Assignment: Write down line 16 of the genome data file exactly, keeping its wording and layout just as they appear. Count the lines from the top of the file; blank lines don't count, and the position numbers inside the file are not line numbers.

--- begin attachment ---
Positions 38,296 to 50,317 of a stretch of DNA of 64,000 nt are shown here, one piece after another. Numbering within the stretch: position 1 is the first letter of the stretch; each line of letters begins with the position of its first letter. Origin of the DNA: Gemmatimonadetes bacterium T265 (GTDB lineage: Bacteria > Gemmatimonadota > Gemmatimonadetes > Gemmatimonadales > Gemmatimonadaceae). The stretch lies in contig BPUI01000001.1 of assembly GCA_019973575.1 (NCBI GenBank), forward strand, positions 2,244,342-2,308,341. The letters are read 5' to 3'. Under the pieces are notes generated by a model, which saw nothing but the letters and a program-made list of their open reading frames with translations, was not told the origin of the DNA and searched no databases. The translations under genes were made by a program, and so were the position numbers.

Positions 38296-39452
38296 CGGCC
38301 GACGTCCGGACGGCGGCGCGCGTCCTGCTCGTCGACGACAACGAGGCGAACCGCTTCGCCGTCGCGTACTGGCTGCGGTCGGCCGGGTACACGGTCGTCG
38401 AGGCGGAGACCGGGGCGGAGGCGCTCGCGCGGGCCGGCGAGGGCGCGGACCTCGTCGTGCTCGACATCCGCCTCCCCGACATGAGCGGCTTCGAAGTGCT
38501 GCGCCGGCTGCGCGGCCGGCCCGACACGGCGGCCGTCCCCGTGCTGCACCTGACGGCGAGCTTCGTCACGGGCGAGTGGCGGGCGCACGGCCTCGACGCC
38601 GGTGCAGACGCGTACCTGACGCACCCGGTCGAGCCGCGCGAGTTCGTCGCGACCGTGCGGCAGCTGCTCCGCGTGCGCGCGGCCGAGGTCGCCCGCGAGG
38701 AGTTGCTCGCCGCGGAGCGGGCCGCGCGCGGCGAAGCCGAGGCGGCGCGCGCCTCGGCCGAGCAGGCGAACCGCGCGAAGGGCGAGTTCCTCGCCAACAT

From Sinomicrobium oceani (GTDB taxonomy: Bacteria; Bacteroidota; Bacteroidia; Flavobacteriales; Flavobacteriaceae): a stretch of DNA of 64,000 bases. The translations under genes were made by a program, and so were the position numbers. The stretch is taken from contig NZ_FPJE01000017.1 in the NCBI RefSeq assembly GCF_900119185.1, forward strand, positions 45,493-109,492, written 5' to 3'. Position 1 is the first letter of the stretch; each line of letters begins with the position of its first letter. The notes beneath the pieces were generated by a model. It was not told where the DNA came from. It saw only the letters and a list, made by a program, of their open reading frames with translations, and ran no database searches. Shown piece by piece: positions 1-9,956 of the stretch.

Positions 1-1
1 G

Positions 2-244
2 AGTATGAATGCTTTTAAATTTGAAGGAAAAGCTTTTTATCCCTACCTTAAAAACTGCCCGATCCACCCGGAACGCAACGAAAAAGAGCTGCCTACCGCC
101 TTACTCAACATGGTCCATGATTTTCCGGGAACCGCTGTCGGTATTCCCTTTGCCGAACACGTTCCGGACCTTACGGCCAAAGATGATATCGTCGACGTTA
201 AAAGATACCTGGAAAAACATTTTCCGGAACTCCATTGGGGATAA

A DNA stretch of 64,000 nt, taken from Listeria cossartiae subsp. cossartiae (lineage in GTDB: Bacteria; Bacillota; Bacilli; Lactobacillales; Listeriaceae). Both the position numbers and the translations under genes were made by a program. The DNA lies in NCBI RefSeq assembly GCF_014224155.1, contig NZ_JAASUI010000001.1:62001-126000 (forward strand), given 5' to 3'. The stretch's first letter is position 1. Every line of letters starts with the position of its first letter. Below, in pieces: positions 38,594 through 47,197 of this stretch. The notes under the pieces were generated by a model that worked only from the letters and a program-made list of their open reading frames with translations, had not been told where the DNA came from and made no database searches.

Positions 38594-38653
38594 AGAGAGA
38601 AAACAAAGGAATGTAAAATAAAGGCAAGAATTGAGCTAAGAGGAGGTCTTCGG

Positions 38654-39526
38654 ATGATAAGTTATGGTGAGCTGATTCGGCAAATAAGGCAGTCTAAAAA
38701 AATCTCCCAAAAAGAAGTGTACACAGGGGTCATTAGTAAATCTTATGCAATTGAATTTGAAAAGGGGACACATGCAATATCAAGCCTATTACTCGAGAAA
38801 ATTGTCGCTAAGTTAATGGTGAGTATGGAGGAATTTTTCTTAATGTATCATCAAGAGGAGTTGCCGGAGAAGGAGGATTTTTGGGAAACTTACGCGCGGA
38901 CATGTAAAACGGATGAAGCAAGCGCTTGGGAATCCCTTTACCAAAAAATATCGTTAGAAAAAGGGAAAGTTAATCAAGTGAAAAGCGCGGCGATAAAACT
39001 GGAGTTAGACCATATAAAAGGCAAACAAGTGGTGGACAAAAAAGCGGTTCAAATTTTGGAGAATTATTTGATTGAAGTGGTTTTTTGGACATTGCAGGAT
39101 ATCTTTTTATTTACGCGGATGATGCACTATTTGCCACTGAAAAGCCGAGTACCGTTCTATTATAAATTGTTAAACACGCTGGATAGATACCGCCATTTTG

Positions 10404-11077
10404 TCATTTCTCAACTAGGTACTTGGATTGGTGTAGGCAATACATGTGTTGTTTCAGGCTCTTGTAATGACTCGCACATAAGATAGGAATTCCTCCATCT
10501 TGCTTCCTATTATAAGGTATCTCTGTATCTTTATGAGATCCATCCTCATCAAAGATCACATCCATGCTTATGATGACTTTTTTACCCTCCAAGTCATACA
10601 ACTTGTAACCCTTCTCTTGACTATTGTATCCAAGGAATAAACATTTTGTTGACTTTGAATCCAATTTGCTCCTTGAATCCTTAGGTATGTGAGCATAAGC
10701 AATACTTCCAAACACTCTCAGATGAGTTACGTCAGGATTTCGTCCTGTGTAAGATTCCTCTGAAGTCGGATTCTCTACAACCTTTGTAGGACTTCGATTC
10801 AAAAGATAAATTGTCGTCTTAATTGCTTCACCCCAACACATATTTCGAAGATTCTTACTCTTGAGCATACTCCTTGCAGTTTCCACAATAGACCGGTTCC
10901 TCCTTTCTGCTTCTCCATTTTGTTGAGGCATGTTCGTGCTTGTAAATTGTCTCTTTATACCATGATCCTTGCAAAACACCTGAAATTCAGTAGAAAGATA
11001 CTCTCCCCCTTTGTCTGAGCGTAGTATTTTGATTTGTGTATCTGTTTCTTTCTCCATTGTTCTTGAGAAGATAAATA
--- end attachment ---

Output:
A DNA stretch of 64,000 nt, taken from Listeria cossartiae subsp. cossartiae (lineage in GTDB: Bacteria; Bacillota; Bacilli; Lactobacillales; Listeriaceae). Both the position numbers and the translations under genes were made by a program. The DNA lies in NCBI RefSeq assembly GCF_014224155.1, contig NZ_JAASUI010000001.1:62001-126000 (forward strand), given 5' to 3'. The stretch's first letter is position 1. Every line of letters starts with the position of its first letter. Below, in pieces: positions 38,594 through 47,197 of this stretch. The notes under the pieces were generated by a model that worked only from the letters and a program-made list of their open reading frames with translations, had not been told where the DNA came from and made no database searches.